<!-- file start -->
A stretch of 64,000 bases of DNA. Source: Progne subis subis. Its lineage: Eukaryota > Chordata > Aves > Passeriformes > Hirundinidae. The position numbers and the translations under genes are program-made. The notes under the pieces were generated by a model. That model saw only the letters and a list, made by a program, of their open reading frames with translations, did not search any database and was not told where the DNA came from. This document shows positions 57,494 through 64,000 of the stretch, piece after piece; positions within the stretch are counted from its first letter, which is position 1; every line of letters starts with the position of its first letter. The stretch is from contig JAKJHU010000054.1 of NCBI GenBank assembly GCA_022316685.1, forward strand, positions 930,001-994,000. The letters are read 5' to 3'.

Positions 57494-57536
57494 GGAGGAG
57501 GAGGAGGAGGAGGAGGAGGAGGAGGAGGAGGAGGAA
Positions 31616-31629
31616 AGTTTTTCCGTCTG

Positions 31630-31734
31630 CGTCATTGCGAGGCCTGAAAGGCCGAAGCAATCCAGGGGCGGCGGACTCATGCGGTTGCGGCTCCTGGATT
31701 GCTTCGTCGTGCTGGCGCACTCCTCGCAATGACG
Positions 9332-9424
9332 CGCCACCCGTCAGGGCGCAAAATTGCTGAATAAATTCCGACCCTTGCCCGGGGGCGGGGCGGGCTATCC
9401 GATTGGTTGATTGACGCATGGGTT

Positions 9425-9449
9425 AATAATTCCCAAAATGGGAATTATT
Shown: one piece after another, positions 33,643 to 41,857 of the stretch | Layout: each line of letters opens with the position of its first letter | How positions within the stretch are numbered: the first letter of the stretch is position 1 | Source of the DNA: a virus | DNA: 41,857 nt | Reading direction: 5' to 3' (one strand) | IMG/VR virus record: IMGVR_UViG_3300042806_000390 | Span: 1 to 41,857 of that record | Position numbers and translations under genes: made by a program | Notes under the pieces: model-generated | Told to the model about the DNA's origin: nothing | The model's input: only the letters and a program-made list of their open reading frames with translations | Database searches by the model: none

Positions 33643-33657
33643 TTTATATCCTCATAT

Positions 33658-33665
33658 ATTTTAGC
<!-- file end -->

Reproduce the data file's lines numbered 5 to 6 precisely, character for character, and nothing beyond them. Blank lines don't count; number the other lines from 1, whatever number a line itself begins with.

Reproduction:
Positions 31616-31629
31616 AGTTTTTCCGTCTG